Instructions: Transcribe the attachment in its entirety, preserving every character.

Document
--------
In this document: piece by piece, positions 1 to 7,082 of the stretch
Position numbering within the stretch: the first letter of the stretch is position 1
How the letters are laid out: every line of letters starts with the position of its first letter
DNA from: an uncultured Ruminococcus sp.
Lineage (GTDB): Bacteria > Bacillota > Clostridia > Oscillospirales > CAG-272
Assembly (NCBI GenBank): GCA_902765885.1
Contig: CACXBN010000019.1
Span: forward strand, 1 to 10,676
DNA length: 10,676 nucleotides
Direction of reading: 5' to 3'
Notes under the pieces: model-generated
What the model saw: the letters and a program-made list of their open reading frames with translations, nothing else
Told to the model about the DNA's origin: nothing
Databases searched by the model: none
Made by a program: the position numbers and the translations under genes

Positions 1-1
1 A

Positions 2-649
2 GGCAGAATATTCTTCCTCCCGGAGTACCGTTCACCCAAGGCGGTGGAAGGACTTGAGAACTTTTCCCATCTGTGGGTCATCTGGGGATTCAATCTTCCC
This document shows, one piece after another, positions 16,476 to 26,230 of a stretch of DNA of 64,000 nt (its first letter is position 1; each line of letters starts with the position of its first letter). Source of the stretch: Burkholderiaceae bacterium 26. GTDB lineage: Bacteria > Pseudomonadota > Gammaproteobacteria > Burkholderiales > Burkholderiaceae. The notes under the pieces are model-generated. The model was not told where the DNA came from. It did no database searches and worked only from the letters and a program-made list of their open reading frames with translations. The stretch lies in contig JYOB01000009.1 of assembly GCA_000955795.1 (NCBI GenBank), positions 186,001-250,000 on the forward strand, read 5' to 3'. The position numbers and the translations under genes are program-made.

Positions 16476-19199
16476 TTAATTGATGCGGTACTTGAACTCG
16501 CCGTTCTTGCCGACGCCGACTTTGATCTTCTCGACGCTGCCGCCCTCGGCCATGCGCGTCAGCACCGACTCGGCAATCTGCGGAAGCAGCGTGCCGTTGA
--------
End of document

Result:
In this document: piece by piece, positions 1 to 7,082 of the stretch
Position numbering within the stretch: the first letter of the stretch is position 1
How the letters are laid out: every line of letters starts with the position of its first letter
DNA from: an uncultured Ruminococcus sp.
Lineage (GTDB): Bacteria > Bacillota > Clostridia > Oscillospirales > CAG-272
Assembly (NCBI GenBank): GCA_902765885.1
Contig: CACXBN010000019.1
Span: forward strand, 1 to 10,676
DNA length: 10,676 nucleotides
Direction of reading: 5' to 3'
Notes under the pieces: model-generated
What the model saw: the letters and a program-made list of their open reading frames with translations, nothing else
Told to the model about the DNA's origin: nothing
Databases searched by the model: none
Made by a program: the position numbers and the translations under genes

Positions 1-1
1 A

Positions 2-649
2 GGCAGAATATTCTTCCTCCCGGAGTACCGTTCACCCAAGGCGGTGGAAGGACTTGAGAACTTTTCCCATCTGTGGGTCATCTGGGGATTCAATCTTCCC
This document shows, one piece after another, positions 16,476 to 26,230 of a stretch of DNA of 64,000 nt (its first letter is position 1; each line of letters starts with the position of its first letter). Source of the stretch: Burkholderiaceae bacterium 26. GTDB lineage: Bacteria > Pseudomonadota > Gammaproteobacteria > Burkholderiales > Burkholderiaceae. The notes under the pieces are model-generated. The model was not told where the DNA came from. It did no database searches and worked only from the letters and a program-made list of their open reading frames with translations. The stretch lies in contig JYOB01000009.1 of assembly GCA_000955795.1 (NCBI GenBank), positions 186,001-250,000 on the forward strand, read 5' to 3'. The position numbers and the translations under genes are program-made.

Positions 16476-19199
16476 TTAATTGATGCGGTACTTGAACTCG
16501 CCGTTCTTGCCGACGCCGACTTTGATCTTCTCGACGCTGCCGCCCTCGGCCATGCGCGTCAGCACCGACTCGGCAATCTGCGGAAGCAGCGTGCCGTTGA